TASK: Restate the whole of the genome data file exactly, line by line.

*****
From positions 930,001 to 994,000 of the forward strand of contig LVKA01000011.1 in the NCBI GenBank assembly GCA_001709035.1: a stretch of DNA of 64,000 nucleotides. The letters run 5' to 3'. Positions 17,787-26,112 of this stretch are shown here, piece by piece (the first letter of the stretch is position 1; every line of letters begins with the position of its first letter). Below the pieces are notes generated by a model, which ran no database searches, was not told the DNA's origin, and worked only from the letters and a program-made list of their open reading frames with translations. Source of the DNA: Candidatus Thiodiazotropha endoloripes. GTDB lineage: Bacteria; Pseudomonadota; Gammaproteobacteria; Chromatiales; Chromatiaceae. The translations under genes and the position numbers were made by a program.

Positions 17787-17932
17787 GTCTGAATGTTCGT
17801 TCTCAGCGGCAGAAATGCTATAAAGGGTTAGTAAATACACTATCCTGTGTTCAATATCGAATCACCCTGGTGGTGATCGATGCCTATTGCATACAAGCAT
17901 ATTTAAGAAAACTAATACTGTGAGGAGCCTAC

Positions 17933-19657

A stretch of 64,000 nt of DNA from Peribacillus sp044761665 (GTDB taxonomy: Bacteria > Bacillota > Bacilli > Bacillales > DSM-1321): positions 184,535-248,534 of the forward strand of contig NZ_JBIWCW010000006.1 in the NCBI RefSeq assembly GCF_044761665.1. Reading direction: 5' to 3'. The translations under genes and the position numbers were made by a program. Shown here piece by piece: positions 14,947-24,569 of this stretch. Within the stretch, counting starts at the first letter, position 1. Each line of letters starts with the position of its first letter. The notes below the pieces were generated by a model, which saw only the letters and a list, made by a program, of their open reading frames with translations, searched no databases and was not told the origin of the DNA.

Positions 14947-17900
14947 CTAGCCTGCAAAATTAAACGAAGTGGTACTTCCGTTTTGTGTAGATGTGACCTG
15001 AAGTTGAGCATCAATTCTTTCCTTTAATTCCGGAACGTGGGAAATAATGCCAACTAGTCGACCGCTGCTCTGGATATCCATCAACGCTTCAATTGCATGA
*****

From positions 930,001 to 994,000 of the forward strand of contig LVKA01000011.1 in the NCBI GenBank assembly GCA_001709035.1: a stretch of DNA of 64,000 nucleotides. The letters run 5' to 3'. Positions 17,787-26,112 of this stretch are shown here, piece by piece (the first letter of the stretch is position 1; every line of letters begins with the position of its first letter). Below the pieces are notes generated by a model, which ran no database searches, was not told the DNA's origin, and worked only from the letters and a program-made list of their open reading frames with translations. Source of the DNA: Candidatus Thiodiazotropha endoloripes. GTDB lineage: Bacteria; Pseudomonadota; Gammaproteobacteria; Chromatiales; Chromatiaceae. The translations under genes and the position numbers were made by a program.

Positions 17787-17932
17787 GTCTGAATGTTCGT
17801 TCTCAGCGGCAGAAATGCTATAAAGGGTTAGTAAATACACTATCCTGTGTTCAATATCGAATCACCCTGGTGGTGATCGATGCCTATTGCATACAAGCAT
17901 ATTTAAGAAAACTAATACTGTGAGGAGCCTAC

Positions 17933-19657

A stretch of 64,000 nt of DNA from Peribacillus sp044761665 (GTDB taxonomy: Bacteria > Bacillota > Bacilli > Bacillales > DSM-1321): positions 184,535-248,534 of the forward strand of contig NZ_JBIWCW010000006.1 in the NCBI RefSeq assembly GCF_044761665.1. Reading direction: 5' to 3'. The translations under genes and the position numbers were made by a program. Shown here piece by piece: positions 14,947-24,569 of this stretch. Within the stretch, counting starts at the first letter, position 1. Each line of letters starts with the position of its first letter. The notes below the pieces were generated by a model, which saw only the letters and a list, made by a program, of their open reading frames with translations, searched no databases and was not told the origin of the DNA.

Positions 14947-17900
14947 CTAGCCTGCAAAATTAAACGAAGTGGTACTTCCGTTTTGTGTAGATGTGACCTG
15001 AAGTTGAGCATCAATTCTTTCCTTTAATTCCGGAACGTGGGAAATAATGCCAACTAGTCGACCGCTGCTCTGGATATCCATCAACGCTTCAATTGCATGA